NCCS commends the action of the Centers for Medicare & Medicaid Services (CMS) in establishing two new Healthcare Common Procedure Coding System (HCPCS) codes for cancer treatment planning and care coordination. The codes, for treatment planning and care coordination for initial treatment and a change of treatment regimen, will go into effect on April 1, 2012. The release of new HCPCS codes by CMS is a first step toward reasonable reimbursement of healthcare providers for the time and expertise they dedicate to treatment planning and care coordination for cancer patients.

“We at NCCS believe that a quality cancer care experience begins with development of a treatment plan and a patient-provider discussion of that plan,” said Ellen L. Stovall, a cancer survivor, long-time champion of care coordination, and NCCS health policy advisor. For a decade, a key NCCS public policy objective has been ensuring that cancer care planning and coordination services are provided to each and every cancer survivor. Such planning and coordination are critical to a system of patient-centered care, better management of cancer and cancer treatment side effects, and enhanced utilization of healthcare resources.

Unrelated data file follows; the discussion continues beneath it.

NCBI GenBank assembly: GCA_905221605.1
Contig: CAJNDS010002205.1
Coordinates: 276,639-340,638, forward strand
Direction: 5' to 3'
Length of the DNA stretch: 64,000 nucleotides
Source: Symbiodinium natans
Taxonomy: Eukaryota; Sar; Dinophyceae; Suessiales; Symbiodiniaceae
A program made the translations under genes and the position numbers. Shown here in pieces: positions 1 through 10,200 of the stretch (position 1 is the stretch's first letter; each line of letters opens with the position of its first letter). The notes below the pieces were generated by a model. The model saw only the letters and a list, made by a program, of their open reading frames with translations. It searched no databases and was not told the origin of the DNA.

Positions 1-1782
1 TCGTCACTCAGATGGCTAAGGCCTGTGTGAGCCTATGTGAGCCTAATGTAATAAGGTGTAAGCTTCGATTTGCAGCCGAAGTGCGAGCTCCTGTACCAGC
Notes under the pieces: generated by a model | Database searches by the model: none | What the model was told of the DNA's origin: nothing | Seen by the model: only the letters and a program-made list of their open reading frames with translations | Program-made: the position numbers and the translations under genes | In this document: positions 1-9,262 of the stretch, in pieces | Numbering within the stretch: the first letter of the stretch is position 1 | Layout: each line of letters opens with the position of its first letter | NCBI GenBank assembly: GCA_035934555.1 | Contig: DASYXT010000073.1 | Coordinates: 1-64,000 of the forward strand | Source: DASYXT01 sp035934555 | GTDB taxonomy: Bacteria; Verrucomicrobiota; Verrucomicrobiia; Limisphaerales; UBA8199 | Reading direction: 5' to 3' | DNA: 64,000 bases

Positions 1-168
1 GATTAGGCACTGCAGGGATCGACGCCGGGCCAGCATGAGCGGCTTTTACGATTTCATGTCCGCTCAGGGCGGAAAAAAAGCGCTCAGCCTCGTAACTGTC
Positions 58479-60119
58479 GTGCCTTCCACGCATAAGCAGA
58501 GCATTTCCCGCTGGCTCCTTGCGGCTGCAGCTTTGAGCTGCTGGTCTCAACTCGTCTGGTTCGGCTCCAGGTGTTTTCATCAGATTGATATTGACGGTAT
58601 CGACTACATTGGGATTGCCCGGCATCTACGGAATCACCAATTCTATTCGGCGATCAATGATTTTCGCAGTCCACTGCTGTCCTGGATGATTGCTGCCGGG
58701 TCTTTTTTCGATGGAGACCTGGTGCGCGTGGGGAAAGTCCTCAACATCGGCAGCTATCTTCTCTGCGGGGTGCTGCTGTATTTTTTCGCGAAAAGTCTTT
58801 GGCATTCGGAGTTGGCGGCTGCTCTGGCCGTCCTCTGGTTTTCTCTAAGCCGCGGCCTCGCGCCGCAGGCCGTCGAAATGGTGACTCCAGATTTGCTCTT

NCCS has a multi-faceted advocacy plan to make cancer care planning a service routinely provided by cancer care professionals to all cancer survivors. In the last four Congresses, NCCS has been championing the Comprehensive Cancer Care Improvement Act to establish a Medicare cancer care planning service NCCS has also cosponsored, with the Institute of Medicine, a workshop to identify strategies to facilitate provider adoption of cancer care planning. It has encouraged incorporation of cancer care planning as a quality measure for oncologists, and educated newly diagnosed and long-term survivors regarding the need for a cancer care plan.

“We often hear from cancer care professionals that the payment system does not acknowledge the time and skills required to develop and communicate a treatment plan that also serves to coordinate cancer care,” said Stovall. “NCCS will extend its education and outreach activities to third-party payers to encourage their use of the new HCPCS codes to reimburse for quality cancer care.”

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